Press Release - Monday, February 06, 2023
OSFM Stresses Safety During Burn Awareness Week
Springfield, Ill- National Burn Awareness Week February 5-11, is an initiative of the American Burn Association. During this time, burn, fire, and life safety educators increase public awareness on the frequency, devastation, and causes of burn injuries as well as consistent and authoritative measures to prevent these injuries and how to best care for those who are injured.
The theme for National Burn Awareness Week 2023 is "Hot Liquids Burn Like Fire!" According to the Centers for Disease Control and Prevention (CDC), 276,086 people received medical care for treatment of unintentional burn injuries in 2020, with 3,028 deaths from fire and smoke inhalation. Of 87 hospitals reporting to the American Burn Association registry, 91,875 people were treated for burn-related injuries, with 32% of those being for scalds.
According to the National Fire Protection Association (NFPA), approximately every 60 seconds someone in the U.S. sustains a burn injury serious enough to require treatment. A scald injury can happen at any age. Children, older adults, and people with disabilities are especially at risk. Hot liquids from bath water, hot coffee, and even microwaved soup can cause devastating injuries. Scald burns are the second leading cause of all burn injuries.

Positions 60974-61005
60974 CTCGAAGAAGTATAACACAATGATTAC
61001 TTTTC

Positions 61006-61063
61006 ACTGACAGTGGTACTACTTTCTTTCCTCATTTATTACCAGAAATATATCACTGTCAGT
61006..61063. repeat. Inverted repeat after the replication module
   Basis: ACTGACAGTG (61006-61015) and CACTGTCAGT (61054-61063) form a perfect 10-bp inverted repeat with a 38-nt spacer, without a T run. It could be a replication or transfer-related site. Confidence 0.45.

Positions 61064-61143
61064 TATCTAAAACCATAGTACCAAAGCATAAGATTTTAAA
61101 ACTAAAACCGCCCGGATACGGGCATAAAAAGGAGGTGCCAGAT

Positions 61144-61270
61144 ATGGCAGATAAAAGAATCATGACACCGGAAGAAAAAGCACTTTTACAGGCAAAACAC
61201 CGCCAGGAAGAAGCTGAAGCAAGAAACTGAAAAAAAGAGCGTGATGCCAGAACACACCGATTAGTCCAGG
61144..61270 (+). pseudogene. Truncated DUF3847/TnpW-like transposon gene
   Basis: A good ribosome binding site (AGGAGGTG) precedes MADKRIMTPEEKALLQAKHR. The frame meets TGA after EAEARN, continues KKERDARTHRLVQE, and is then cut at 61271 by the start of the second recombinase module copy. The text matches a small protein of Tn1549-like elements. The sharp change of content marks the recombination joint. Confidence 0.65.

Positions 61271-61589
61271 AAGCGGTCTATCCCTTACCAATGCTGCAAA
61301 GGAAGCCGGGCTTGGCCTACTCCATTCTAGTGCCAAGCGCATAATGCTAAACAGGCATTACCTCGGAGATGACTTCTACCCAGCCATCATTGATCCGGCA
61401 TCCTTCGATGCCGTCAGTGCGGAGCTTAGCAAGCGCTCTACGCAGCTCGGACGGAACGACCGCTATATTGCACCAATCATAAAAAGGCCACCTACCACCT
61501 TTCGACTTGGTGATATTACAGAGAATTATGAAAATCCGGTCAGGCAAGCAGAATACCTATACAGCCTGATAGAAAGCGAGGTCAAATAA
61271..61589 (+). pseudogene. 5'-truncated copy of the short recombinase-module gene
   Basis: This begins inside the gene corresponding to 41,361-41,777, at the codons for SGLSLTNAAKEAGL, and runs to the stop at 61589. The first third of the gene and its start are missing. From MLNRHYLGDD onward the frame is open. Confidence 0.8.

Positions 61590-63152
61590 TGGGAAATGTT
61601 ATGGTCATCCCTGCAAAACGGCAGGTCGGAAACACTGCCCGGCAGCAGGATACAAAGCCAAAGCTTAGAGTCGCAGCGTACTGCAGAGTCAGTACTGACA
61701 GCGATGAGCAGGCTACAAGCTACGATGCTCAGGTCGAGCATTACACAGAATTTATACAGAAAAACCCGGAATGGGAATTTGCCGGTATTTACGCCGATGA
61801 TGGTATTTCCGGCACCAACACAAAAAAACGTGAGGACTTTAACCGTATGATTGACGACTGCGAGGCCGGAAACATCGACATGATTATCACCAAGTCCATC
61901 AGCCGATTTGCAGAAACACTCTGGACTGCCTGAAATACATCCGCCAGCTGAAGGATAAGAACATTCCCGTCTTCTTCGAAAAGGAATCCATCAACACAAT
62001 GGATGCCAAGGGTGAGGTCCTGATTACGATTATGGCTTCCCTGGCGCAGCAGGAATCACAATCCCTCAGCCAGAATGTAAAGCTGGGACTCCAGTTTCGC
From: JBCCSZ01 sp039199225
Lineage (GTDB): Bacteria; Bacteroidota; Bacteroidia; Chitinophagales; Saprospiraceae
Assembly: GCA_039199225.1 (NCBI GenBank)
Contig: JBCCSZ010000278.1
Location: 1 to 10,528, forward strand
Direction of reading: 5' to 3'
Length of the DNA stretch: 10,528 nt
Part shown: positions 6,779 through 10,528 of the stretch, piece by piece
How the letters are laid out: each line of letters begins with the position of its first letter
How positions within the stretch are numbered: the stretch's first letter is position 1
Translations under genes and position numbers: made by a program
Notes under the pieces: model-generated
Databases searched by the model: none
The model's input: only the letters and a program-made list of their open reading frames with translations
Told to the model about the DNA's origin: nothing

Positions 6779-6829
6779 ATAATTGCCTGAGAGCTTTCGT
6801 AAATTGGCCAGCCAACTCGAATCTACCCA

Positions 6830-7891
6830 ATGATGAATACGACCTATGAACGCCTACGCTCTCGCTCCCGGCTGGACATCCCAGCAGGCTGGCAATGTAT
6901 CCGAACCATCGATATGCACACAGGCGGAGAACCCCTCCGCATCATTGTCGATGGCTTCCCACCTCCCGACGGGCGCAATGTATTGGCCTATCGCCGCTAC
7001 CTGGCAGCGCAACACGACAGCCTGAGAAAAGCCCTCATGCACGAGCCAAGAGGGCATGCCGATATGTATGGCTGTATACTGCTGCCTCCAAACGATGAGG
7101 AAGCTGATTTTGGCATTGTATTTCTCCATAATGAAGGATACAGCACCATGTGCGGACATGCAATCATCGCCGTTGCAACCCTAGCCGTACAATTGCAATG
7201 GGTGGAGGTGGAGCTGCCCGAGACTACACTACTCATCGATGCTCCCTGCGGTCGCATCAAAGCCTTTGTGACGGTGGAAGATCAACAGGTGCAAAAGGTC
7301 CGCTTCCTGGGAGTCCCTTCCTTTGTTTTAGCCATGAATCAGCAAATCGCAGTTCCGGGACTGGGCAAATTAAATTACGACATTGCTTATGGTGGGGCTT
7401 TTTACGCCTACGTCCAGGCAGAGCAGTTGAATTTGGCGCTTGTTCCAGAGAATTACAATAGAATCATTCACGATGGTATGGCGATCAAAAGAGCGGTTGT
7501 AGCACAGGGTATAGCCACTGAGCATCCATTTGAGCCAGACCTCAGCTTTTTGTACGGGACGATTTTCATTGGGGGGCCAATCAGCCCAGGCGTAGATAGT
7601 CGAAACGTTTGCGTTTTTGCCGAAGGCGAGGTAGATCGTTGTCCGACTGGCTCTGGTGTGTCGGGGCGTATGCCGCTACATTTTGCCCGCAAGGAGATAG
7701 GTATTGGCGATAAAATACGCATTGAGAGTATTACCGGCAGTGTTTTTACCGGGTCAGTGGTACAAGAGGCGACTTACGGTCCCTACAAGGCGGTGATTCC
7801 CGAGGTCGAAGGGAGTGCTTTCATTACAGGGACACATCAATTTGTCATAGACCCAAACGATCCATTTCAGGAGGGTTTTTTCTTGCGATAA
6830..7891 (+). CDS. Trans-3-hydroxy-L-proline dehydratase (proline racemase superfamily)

"Today, 96.8% of those who suffer burn injuries will survive. Unfortunately, many of those survivors will sustain serious scarring, life-long physical disabilities causing difficulties adjusting back to everyday life after their injury," said Acting Illinois State Fire Marshal Dale Simpson. "It's important to take all necessary safety measures like creating a 3-foot kid free zone around the stove, turning all pot and pan handles in to prevent accidental burns, teaching kids what is hot or not, and keeping hot liquids out of the reach of little hands. Following a few of these steps will help to prevent an accidental life changing burn."
"Each year, more than 275,000 people receive medical care for treatment of unintentional burn injuries. Many survivors we interact with at our camp and through other support programs have been injured due to hot liquids, steam, and hot bath water," said Camp I Am Me Executive Director Phillip Zaleski. "Whether it is in the kitchen or in the bathroom, always be present when a child is in the area, and if you must leave, take the child with you to ensure their safety. Our Summer Camp and other programs and services support children and adults affected by burn-related injuries, bringing much needed strength and happiness to survivors and their families."
To learn more about Camp I Am Me programs visit: https://www.ifsa.org/supportgroup